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Understanding new and emerging categories of hearing devices

The hearing device landscape is rapidly changing, and what should be given, to whom, and why, are questions that many hearing healthcare professionals are asking. Brent Edwards discusses these questions and how consumer characteristics may influence their choice. In 2016,...

Otoacoustic emissions in the diagnostic test battery for hearing loss

So, they are great for screening, but how can otoacoustic emissions be integrated into the diagnostic test battery? Beth Prieve examines the role of diagnostic OAEs by asking three simple questions. Audiologists and otolaryngologists are familiar with otoacoustic emissions (OAEs)...

Neural plasticity and aural rehabilitation

Neural plasticity refers to an ability of the brain and central nervous system to change their structure and function or their reorganisation in response to environmental cues, experience, learning, behaviour, injury and / or diseases and treatments. Neural plasticity is...

Making sense of modern wireless hearing aid technologies

Before diving into the topic of the technology behind wireless hearing aids, it is important to define two key concepts. The first is wireless frequency. This is the frequency at which a wireless signal is transmitted. In the context of...

A new clinical device to monitor nasal blockage

Chia-Hung Li, a Medical Device PhD student from University College London’s (UCL) Institute of Healthcare Engineering, is currently leading a PhD project to develop a clinical device to monitor nasal blockage. Jo Rimmer spoke to him about what he is...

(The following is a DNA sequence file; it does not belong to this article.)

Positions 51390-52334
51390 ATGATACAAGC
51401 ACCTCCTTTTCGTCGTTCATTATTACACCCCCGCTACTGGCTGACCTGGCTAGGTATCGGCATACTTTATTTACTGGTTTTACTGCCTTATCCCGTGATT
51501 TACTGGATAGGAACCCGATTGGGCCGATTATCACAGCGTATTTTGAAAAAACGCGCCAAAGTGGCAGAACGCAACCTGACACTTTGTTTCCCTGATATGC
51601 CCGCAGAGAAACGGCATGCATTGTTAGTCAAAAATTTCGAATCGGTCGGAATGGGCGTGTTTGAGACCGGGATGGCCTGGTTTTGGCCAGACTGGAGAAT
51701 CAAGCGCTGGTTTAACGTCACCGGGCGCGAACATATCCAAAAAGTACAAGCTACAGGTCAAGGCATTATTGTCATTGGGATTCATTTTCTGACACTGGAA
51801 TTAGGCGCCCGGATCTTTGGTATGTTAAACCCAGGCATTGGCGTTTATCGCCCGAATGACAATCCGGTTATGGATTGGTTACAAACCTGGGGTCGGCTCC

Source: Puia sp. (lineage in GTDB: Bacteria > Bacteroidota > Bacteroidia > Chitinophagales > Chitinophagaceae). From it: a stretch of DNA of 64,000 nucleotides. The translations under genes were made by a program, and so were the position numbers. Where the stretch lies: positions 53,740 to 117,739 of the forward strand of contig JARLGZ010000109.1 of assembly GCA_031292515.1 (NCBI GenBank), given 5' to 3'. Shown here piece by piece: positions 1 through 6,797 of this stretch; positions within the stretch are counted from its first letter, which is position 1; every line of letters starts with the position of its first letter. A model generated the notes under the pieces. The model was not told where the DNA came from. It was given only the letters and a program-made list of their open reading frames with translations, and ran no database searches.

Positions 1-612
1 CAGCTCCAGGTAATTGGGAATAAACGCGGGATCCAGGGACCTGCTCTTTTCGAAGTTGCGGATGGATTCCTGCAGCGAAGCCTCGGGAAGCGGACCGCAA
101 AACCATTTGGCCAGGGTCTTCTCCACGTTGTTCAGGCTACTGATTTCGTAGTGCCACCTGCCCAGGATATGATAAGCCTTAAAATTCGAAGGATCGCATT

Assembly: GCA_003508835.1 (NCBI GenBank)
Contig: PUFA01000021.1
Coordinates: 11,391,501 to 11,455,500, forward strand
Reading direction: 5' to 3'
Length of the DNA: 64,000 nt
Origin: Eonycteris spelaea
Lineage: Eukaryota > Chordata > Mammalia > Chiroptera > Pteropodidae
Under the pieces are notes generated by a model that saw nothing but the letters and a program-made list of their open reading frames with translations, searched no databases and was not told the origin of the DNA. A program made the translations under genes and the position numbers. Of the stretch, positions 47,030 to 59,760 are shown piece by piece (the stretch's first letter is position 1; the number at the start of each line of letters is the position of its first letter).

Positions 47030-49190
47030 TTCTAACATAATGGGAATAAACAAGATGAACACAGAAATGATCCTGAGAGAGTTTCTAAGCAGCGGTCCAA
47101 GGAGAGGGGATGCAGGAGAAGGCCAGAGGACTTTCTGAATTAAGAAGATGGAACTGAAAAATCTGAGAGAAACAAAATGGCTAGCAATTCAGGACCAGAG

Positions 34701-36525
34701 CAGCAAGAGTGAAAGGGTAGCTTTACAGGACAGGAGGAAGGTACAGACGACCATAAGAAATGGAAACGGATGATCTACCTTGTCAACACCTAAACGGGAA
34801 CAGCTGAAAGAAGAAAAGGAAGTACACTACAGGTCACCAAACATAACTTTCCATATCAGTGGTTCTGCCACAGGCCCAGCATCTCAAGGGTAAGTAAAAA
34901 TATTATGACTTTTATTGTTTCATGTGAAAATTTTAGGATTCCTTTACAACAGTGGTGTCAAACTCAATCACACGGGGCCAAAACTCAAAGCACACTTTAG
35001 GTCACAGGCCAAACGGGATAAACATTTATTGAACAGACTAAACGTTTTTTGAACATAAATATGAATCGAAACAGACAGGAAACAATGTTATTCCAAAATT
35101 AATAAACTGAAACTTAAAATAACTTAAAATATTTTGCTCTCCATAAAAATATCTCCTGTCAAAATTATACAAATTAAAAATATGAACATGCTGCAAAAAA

Active middle ear implants and bone-anchored hearing systems

The implantable hearing device market has grown significantly over recent years. But as conventional hearing aids improve and cochlear implant candidacy widens, what is the role for active middle ear implants and bone anchored hearing systems, and how should we...

Lessons from the outcomes of children with hearing loss study

The Outcomes of Children with Hearing Loss (OCHL) study of 300 children with hearing loss has targeted several factors that are under the control of audiologists and parents. Drs McCreery and Walker discuss how these ‘lessons learned’ can lead to...

Semi implantable bone conduction devices: challenges and developments

Bone conduction mechanisms and history of bone conduction aids Bone conduction hearing devices work by stimulating hair cells via the bone conduction hearing pathways. These pathways are less well understood than the air conduction pathways, but recent research has shown...

Selecting and optimising hearing aids for tinnitus benefit: a rough guide

Hearing aids have a relatively long history as tinnitus treatment tools. Saltzman and Ersner reported success in suppressing tinnitus with simple hearing aids in a number of cases as early as 1947 [1]. In an early comprehensive approach to tinnitus...

What’s new in electrophysiology?

Steve Bell is a lecturer at the University of Southampton and a member of the British Society of Audiology’s (BSA) Special Interest Group in Electrophysiology. Given the current surge in interest in electrophysiology, both in rehabilitation and diagnostic arenas, Steve...

Lyric 24/7 hearing: could it help those with tinnitus?

About Lyric Hearing Since its launch in 2008, Lyric represents the first and only device of its kind establishing a new category of hearing solution: 24/7 extended wear. Lyric is placed several millimetres within the ear canal, near the tympanic...

Remote hearing aid fittings and maintenance – exploring applications in Africa

Introduction Technology and connectivity are allowing audiological services to be provided in novel ways. The field of telehealth, although firmly established over the past two decades, is buoyed by the continued and rapid advances in information and communication technologies. Remote...